Trace Metals and Specific Conductivity Associated with Land Use and Geology in Central Appalachia

Rachel Guevara and Teresa Brown, PhD, Department of Natural Sciences, The University of Virginia’s College at Wise, 1 College Avenue, Wise, VA 24293

Previous water quality studies performed throughout the central Appalachian region of Virginia have shown higher-than-expected Specific Conductivity (SpC) and pH parameters across the headwaters, regardless of geologic setting. SpC is a monitoring parameter that estimates the concentration of dissolved minerals in solution (in groundwater and surface water) based on their ability to conduct electricity. In many cases, waters draining clastic rocks and mined areas are strongly alkaline, possibly due to calcareous minerals and trace metals offsetting the acidity of pyrite oxidation. Some trace metals, such as selenium and strontium, have been associated with human bone disorders and weakened shells in mussels and bivalves. The ultimate goal of this research project was to better understand the factors contributing to elevated dissolved solids, to geochemically characterize the constituents of SpC for a given site, and to correlate these data with land use, topography, vegetative cover, and geology. Geographical data and mining permit information were collected from ArcGIS-based maps available through the Virginia Department of Mines, Minerals, and Energy and the Division of Geology and Mineral Resources websites, as well as the U.S. Geological Survey’s Streamer program. Duplicate samples for metals analysis and fecal indicator bacteria (FIB), along with SpC, pH, and temperature measurements, were collected at streams, springs, and valley fills selected through the geographical analysis. Filtered water samples were acidified in the lab prior to analysis by Inductively Coupled Plasma Mass Spectrometry (ICP-MS). Though the research is still ongoing, preliminary results suggest that the highest SpC and pH occur in areas of coal mining, limestone quarrying, and other resource extraction in the headwaters, producing effects that persist far downstream in the Clinch and Powell River watersheds.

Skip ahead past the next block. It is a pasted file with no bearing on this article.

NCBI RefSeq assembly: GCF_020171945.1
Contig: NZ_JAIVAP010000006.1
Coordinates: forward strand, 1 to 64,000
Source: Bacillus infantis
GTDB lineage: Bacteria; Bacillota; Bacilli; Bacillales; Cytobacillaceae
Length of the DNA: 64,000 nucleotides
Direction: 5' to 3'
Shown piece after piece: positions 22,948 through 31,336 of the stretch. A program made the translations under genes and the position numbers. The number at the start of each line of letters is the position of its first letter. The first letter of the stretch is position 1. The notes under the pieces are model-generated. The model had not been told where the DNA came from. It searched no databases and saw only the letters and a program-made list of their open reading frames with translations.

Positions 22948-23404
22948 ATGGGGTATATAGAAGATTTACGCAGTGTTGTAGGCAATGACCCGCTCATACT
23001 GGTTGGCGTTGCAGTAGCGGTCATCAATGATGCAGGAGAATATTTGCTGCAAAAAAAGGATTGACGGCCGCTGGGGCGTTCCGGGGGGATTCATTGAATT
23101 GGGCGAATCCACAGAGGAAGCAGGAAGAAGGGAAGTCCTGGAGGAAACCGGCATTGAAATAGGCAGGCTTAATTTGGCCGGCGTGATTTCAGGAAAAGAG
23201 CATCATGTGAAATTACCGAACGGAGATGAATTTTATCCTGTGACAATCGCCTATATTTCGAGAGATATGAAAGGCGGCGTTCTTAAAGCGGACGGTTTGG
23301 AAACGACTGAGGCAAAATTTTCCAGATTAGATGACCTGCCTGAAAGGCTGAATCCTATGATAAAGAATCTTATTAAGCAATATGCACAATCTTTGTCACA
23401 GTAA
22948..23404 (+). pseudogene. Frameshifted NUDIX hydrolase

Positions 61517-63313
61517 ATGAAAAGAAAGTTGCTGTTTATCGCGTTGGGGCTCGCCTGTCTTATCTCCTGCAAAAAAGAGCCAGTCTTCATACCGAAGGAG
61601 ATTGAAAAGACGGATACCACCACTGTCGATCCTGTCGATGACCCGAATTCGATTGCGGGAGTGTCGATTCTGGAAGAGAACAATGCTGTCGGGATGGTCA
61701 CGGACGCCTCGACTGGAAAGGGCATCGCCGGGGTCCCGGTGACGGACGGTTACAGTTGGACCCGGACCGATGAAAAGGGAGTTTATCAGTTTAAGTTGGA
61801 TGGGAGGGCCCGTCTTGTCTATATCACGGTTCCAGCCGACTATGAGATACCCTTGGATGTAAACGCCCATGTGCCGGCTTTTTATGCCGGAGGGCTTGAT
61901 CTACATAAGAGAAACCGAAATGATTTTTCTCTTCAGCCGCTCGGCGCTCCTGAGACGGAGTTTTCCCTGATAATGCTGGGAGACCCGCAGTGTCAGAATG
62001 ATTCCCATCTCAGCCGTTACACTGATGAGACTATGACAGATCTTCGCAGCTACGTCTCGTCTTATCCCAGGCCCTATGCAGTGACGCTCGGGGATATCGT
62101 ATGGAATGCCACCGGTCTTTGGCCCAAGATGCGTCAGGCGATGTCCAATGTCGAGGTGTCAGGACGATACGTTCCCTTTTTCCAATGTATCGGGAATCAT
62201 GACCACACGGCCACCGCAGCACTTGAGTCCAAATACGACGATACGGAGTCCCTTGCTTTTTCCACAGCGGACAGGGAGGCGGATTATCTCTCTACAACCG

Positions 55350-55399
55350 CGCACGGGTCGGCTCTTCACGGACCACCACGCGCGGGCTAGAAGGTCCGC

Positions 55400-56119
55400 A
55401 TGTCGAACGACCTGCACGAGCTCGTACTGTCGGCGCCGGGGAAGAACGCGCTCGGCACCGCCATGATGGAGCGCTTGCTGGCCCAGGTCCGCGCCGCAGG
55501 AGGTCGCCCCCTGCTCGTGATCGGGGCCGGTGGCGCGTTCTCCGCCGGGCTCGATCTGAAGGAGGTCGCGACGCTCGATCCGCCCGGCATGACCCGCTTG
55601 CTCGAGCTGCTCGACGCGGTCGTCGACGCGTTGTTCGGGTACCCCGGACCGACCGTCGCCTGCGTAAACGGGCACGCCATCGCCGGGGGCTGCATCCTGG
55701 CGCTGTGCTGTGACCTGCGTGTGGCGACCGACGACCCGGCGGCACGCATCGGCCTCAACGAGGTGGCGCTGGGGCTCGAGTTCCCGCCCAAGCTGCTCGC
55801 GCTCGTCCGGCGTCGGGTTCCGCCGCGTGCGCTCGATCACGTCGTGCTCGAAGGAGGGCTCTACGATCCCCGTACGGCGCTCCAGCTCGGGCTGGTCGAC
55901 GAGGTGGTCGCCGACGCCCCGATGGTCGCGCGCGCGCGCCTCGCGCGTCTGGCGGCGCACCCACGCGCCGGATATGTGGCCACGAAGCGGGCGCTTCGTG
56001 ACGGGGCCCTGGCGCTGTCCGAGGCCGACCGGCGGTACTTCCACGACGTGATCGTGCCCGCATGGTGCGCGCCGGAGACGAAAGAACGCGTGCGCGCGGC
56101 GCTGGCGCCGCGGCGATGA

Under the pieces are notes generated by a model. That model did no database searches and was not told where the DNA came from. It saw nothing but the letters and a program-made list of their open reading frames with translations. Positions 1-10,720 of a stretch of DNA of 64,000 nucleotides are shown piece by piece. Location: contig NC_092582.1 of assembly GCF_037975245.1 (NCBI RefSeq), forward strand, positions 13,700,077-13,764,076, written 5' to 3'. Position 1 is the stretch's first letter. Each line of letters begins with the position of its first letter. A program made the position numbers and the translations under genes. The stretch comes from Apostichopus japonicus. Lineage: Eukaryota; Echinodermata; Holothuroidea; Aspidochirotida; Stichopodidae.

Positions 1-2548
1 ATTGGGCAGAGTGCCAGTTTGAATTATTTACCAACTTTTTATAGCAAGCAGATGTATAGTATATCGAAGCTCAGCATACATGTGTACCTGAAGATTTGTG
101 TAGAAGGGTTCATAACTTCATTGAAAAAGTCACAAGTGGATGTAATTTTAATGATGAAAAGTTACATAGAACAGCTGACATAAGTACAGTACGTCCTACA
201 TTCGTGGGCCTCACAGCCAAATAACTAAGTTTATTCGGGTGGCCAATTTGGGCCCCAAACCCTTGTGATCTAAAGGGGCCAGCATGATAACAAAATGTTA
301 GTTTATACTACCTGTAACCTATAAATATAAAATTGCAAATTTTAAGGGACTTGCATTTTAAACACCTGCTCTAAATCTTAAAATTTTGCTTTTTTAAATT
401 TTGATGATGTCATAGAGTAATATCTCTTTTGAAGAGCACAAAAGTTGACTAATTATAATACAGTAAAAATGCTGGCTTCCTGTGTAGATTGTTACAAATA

Additional Abstract Information

Presenter: Rachel Guevara

Institution: The University of Virginia's College at Wise

Type: Poster

Subject: Geography/Geology

Status: Approved

Time and Location

Session: Poster 7
Date/Time: Tue 3:30pm-4:30pm
Session Number: 5075